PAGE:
76. 76.

    Hamosh M, Scanlon JW, Ganot D, Likel M, Scanlon KB, Hamosh P: Fat digestion in the newborn. Characterization of lipase in gastric aspirates of premature and term infants. J Clin Invest. 1981, 67: 838-846.

    CAS  Article  Google Scholar 

  77. 77.

    Roberts IM, Montgomery RK, Carey MC: Rat lingual lipase: partial purification, hydrolytic properties, and comparison with pancreatic lipase. Am J Physiol. 1984, 247: G385-G393.

    CAS  Google Scholar 

  78. 78.

    Ville E, Carriere F, Renou C, Laugier R: Physiological study of pH stability and sensitivity to pepsin of human gastric lipase. Digestion. 2002, 65: 73-81. 10.1159/000057708.

    CAS  Article  Google Scholar 

  79. 79.

    Cohen M, Morgan RG, Hofmann AF: Lipolytic activity of human gastric and duodenal juice against medium and long chain triglycerides. Gastroenterology. 1971, 60: 1-15.

    CAS  Google Scholar 

  80. 80.

    Liao TH, Hamosh P, Hamosh M: Fat digestion by lingual lipase: mechanism of lipolysis in the stomach and upper small intestine. Pediatr Res. 1984, 18: 402-409.

    CAS  Article  Google Scholar 

  81. 81.

    Carriere F, Barrowman JA, Verger R, Laugier R: Secretion and contribution to lipolysis of gastric and pancreatic lipases during a test meal in humans. Gastroenterology. 1993, 105: 876-888.

    CAS  Google Scholar 

  82. 82.

    Armand M, Pasquier B, Andre M, Borel P, Senft M, Peyrot J, Salducci J, Portugal H, Jaussan V, Lairon D: Digestion and absorption of 2 fat emulsions with different droplet sizes in the human digestive tract. Am J Clin Nutr. 1999, 70: 1096-1106.

    CAS  Google Scholar 

  83. 83.

    Armand M, Borel P, Dubois C, Senft M, Peyrot J, Salducci J, Lafont H, Lairon D: Characterization of emulsions and lipolysis of dietary lipids in the human stomach. Am J Physiol. 1994, 266: G372-G381.

    CAS  Google Scholar 

  84. 84.

    Carey MC, Small DM, Bliss CM: Lipid digestion and absorption. Annu Rev Physiol. 1983, 45: 651-677. 10.1146/

    CAS  Article  Google Scholar 

  85. 85.

    Patton JS: Gastrointestinal lipid digestion. Physiology of the gastrointestinal tract. Edited by: Johnson LR. 1981, New York, Raven Press, 1123-

    Google Scholar 

  86. 86.

    Fredrikzon B, Blackberg L: Lingual lipase: an important lipase in the digestion of dietary lipids in cystic fibrosis?. Pediatr Res. 1980, 14: 1387-1390.

    CAS  Article  Google Scholar 

  87. 87.

    Moreau H, Sauniere JF, Gargouri Y, Pieroni G, Verger R, Sarles H: Human gastric lipase: variations induced by gastrointestinal hormones and by pathology. Scand J Gastroenterol. 1988, 23: 1044-1048.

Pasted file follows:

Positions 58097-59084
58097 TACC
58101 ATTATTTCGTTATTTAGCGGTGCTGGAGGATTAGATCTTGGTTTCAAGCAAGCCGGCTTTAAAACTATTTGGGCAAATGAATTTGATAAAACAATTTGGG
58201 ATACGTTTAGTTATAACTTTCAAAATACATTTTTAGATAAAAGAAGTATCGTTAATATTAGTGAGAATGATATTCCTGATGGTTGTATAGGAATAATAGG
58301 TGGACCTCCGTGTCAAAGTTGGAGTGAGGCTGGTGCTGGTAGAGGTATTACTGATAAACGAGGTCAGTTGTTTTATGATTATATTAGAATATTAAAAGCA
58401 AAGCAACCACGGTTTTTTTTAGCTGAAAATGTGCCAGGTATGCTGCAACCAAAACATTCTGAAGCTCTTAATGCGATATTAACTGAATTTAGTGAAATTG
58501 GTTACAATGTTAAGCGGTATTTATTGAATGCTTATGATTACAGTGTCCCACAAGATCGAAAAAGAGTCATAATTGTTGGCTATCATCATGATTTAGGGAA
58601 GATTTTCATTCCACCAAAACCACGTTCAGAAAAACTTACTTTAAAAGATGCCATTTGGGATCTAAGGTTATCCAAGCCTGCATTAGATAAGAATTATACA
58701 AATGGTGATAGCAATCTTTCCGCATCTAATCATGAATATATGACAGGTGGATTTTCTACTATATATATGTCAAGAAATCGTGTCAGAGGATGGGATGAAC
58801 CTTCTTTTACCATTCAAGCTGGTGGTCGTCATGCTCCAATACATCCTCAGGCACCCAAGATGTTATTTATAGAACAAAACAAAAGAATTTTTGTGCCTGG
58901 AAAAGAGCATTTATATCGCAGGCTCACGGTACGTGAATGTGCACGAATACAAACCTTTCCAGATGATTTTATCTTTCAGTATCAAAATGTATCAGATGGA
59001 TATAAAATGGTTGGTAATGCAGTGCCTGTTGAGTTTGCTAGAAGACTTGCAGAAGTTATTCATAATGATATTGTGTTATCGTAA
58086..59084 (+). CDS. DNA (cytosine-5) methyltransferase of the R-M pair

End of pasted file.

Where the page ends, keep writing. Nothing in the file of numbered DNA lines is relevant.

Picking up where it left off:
CAS  Article  Google Scholar 

  88. 88.

    Hamosh M: A review. Fat digestion in the newborn: role of lingual lipase and preduodenal digestion. Pediatr Res. 1979, 13: 615-622.

    CAS  Article  Google Scholar 

  89. 89.

    Roulet M, Weber AM, Paradis Y, Roy CC, Chartrand L, Lasalle R, Morin CL: Gastric emptying and lingual lipase activity in cystic fibrosis. Pediatr Res. 1980, 14: 1360-1362.

    CAS  Article  Google Scholar 

  90. 90.

    Abrams CK, Hamosh M, Hubbard VS, Dutta SK, Hamosh P: Lingual lipase in cystic fibrosis. Quantitation of enzyme activity in the upper small intestine of patients with exocrine pancreatic insufficiency. J Clin Invest. 1984, 73: 374-382.

    CAS  Article  Google Scholar 

  91. 91.

    DiMagno EP, Malagelada JR, Go VL, Moertel CG: Fate of orally ingested enzymes in pancreatic insufficiency. Comparison of two dosage schedules. N Engl J Med. 1977, 296: 1318-1322.

    CAS  Article  Google Scholar 

  92. 92.

    Meyer JH: The ins and outs of oral pancreatic enzymes. N Engl J Med. 1977, 296: 1347-1348.

    CAS  Article  Google Scholar 

  93. 93.

    Roy CC, Weber AM, Morin CL, Combes JC, Nussle D, Megevand A, Lasalle R: Abnormal biliary lipid composition in cystic fibrosis. Effect of pancreatic enzymes. N Engl J Med. 1977, 297: 1301-1305.

    CAS  Article  Google Scholar 

  94. 94.

    Weber AM, Roy CC, Morin CL, Lasalle R: Malabsorption of bile acids in children with cystic fibrosis. N Engl J Med. 1973, 289: 1001-1005.

    CAS  Article  Google Scholar 

  95. 95.

    Hamosh M: Lingual and gastric lipases. Nutrition. 1990, 6: 421-428.

    CAS  Google Scholar 

  96. 96.

    Zentler-Munro PL, Assoufi BA, Balasubramanian K, Cornell S, Benoliel D, Northfield TC, Hodson ME: Therapeutic potential and clinical efficacy of acid-resistant fungal lipase in the treatment of pancreatic steatorrhoea due to cystic fibrosis. Pancreas. 1992, 7: 311-319.

    CAS  Article  Google Scholar 

  97. 97.

    DiMagno EP, Go VL, Summerskill WH: Relations between pancreatic enzyme ouputs and malabsorption in severe pancreatic insufficiency. N Engl J Med. 1973, 288: 813-815.

    CAS  Article  Google Scholar 

  98. 98.

    Waters DL, Dorney SF, Gaskin KJ, Gruca MA, O'Halloran M, Wilcken B: Pancreatic function in infants identified as having cystic fibrosis in a neonatal screening program. N Engl J Med. 1990, 322: 303-308.

    CAS  Article  Google Scholar 

  99. 99.

    Durie PR: The pathophysiology of the pancreatic defect in cystic fibrosis. Acta Paediatr Scand Suppl. 1989, 363: 41-44.

    CAS  Google Scholar